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Can't delete photos (crazy)

toddy28

Well-known Member
Just moved a load of photo albums to my iPad and was going to sort out the ones I wanted to keep on the iPad only to find out that you can't delete them :eek: the only folder you can is in the saved photos.

Bit of a slip up from apple, hope this is sorted in an update I was going to take my iPad on holiday to sort out my photos in the evenings
 

Warnie

Active Member
Just moved a load of photo albums to my iPad and was going to sort out the ones I wanted to keep on the iPad only to find out that you can't delete them :eek: the only folder you can is in the saved photos.

Bit of a slip up from apple, hope this is sorted in an update I was going to take my iPad on holiday to sort out my photos in the evenings

I might be totally wrong but can you take out the ones you don't want in the folder you are using to sync the ipad - then do a sync and the pics should go? taking itunes on holiday might be a problem though!
 

Tempest

Distinguished Member
Agreed, the photo app needs a LOT of work doing to it.
Yes, you can view photo's but that's about it.

I don't see why it would be so bad to be able to do a small bit of sorting out on the iPad without having to yet again dock it to a computer to do things on.

This is one of the things they need to address over time. Making the iPad more independent.
 

toddy28

Well-known Member
I might be totally wrong but can you take out the ones you don't want in the folder you are using to sync the ipad - then do a sync and the pics should go? taking itunes on holiday might be a problem though!

You are totally correct but the iPad should do it and it's just a bit of a pain in the arse to sort out special folders for the iPad on my pc and sync it
 
D

Deleted member 27989

Guest
It wouldn't be a pain if you were to use a management application like PSE....Hardly anyone in the Mac world uses folders which is so last century...Meta data and automated albums or lists is the way to do it....For example I use, which works for me, two main smart albums one with all photo's that are 4 or 5 star rated, and another that has everything I've loaded on my pc in the last 2 months (some might be rated and it is clever enough not to have two copies)....

Then with faces and geo tags it also produces automatically a few more options...No need to faf about with manual folders etc....

Ability to update meta data, like with ratings against iTunes songs, would be great...
 

bpsmith

Distinguished Member
Fair point, but I think the OP wants to be able to upload his photo's from his camera and then sort the wheat from the chaff whilst actually on holiday and away from their Mac?

Your way is superior to folder for sure, but not suitable in this situation.
 

Tempest

Distinguished Member
It wouldn't be a pain if you were to use a management application like PSE....Hardly anyone in the Mac world uses folders which is so last century...Meta data and automated albums or lists is the way to do it....For example I use, which works for me, two main smart albums one with all photo's that are 4 or 5 star rated, and another that has everything I've loaded on my pc in the last 2 months (some might be rated and it is clever enough not to have two copies)....

Then with faces and geo tags it also produces automatically a few more options...No need to faf about with manual folders etc....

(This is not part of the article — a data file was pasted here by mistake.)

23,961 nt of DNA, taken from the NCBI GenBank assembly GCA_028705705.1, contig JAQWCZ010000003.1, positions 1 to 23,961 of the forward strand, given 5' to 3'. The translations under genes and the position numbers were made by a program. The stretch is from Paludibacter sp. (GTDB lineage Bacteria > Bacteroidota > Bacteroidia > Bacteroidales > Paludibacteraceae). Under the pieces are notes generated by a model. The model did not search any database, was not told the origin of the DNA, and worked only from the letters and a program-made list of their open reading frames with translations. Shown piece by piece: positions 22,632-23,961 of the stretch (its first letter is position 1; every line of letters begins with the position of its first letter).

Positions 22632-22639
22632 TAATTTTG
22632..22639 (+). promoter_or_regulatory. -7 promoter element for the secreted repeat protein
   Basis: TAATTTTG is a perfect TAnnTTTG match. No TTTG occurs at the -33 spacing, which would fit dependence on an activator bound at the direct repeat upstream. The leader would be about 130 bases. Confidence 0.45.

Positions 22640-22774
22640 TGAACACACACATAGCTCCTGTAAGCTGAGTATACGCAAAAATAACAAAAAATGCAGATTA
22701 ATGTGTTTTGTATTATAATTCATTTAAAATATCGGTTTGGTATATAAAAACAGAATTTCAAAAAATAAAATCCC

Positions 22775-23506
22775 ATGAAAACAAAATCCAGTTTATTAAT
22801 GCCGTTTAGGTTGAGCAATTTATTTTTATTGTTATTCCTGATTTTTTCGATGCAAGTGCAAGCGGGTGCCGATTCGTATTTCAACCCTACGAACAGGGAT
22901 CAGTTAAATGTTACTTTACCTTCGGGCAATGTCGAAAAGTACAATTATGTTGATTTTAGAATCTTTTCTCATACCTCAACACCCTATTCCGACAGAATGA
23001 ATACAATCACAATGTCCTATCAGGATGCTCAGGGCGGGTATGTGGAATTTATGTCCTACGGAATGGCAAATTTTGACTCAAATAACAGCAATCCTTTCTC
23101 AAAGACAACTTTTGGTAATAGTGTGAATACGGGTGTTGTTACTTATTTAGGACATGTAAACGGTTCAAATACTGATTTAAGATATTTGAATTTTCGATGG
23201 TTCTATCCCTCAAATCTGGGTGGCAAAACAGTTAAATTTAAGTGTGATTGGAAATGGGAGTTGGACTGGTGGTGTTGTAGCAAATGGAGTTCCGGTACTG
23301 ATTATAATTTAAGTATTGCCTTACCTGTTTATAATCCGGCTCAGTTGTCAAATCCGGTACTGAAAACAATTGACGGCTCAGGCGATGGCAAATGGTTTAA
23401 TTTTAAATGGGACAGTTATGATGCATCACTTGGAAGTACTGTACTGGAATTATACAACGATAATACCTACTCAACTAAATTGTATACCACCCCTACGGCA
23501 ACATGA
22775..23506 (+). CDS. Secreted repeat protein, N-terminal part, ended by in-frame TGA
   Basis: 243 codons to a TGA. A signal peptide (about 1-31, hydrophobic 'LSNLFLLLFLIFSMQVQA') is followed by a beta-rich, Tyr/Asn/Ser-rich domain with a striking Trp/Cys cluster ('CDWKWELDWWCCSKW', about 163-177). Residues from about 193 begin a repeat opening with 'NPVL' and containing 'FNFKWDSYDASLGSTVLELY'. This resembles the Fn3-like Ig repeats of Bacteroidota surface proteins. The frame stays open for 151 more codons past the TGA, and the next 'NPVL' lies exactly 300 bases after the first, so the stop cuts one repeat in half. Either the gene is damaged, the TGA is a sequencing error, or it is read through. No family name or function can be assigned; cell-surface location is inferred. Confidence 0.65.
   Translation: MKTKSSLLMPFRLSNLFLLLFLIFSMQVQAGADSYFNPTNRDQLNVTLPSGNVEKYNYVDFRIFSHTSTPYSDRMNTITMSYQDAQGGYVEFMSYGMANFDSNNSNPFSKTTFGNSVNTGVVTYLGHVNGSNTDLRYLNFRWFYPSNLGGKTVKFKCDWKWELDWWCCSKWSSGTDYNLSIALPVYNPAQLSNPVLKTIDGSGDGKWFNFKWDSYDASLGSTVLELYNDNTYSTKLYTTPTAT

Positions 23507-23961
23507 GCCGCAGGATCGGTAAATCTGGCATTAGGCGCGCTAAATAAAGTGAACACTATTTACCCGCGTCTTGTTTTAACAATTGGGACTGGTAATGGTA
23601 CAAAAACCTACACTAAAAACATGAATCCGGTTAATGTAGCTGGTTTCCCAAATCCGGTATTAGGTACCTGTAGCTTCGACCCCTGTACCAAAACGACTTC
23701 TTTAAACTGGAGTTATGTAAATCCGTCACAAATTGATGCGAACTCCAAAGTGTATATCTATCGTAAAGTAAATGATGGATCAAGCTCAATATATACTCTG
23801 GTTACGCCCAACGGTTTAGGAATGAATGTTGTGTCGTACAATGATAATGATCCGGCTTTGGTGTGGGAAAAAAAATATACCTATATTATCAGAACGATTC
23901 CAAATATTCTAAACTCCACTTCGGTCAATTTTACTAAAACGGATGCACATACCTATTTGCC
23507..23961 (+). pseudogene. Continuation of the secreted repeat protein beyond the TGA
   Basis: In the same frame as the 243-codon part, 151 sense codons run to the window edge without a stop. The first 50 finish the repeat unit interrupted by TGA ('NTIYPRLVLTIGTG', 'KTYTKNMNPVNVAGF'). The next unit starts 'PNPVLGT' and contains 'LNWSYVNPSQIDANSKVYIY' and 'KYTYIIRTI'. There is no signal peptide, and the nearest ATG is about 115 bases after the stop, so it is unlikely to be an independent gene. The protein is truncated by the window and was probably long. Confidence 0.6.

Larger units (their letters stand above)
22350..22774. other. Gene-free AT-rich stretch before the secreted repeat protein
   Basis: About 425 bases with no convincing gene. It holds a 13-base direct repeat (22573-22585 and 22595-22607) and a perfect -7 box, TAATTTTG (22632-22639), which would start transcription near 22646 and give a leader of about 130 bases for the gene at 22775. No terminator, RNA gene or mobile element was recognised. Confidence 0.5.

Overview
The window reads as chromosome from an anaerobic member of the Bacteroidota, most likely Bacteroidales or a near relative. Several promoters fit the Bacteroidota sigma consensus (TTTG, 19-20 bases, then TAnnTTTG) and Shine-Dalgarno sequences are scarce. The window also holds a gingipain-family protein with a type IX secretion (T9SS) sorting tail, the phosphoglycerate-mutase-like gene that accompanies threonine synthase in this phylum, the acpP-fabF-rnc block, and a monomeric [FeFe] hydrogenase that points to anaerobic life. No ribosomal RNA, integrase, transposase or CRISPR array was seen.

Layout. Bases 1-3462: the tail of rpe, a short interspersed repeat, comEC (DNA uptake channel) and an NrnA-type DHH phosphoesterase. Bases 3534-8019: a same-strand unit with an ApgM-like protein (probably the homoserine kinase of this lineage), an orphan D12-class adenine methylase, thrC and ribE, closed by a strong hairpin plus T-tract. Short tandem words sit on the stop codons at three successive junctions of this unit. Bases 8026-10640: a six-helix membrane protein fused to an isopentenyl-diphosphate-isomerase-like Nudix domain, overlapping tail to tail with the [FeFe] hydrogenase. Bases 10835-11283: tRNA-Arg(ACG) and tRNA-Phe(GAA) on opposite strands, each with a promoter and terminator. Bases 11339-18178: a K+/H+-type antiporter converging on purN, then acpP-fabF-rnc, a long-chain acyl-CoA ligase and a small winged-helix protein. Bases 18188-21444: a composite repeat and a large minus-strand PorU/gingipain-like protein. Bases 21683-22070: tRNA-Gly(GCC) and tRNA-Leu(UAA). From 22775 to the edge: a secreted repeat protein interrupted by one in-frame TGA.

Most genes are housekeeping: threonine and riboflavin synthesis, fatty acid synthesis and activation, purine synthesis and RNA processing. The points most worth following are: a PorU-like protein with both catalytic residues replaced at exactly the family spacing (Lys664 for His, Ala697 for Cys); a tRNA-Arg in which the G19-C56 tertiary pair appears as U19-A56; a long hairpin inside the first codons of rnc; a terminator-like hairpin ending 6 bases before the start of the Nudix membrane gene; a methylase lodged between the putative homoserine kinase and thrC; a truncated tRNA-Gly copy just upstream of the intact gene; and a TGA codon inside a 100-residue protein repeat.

Ability to update meta data, like with ratings against iTunes songs, would be great...

I'm guessing here a bit, but is this how the Mac and iPhoto type stuff works?

The Mac does actually upload files into folders on it's drive and the folders are based on the date you upload them onto the mac (or the date the photo's were taken perhaps?)

Folders and Drives, may seem a bit "techy" for some mac users who don't wish to be presented with actual raw files and folders on a hard drive.

So, the Mac puts a nice interface to use instead of this.

Then (using iPhone) there is a giant database file which links all the actual files on the drive to the date you input or is pulled from the EXIF info in each file. As you build up face recognition and enter the names of events, also this database is added to, which links the real files in real folders on the macs hard drive, with the most "customer friendly" interface on screen.

I'm totally guessing here, but is this how it actually works?
 
D

Deleted member 27989

Guest
Yup along those lines. And on a pc something like Photoshop elements and lightroom do similar things on a pc and can also hook into iTunes.

On a mac it goes one step further as the system gets hooked into a layer of the operating system and thus make the photos, albums, faces, locations available in any application without the need to know where they are nor to open iphoto or aperture. In addition if you prefer raw photos like me there is no need to convert nor export. This gets done automatically, for example the ones for an iPhone are smaller that on my iPad. You can do it yourself but why you would want to unless you are a professional needing to upload a 50Mb stock photo is beyond me ;-)

Oh any ofcourse with time machine you get instant backups and restores as well.

And unlike popular belief there is no say proprietary format, as you rightfully deducted, all the photos are in a normal folder structure together with XML files providing info regarding meta data and adjustments done. It just looks like a single database since it uses a package feature which makes a whole folder stricture look like a file with the aim that a user doesn't go messing about in it.
 

Tempest

Distinguished Member
Yup along those lines. And on a pc something like Photoshop elements and lightroom do similar things on a pc and can also hook into iTunes.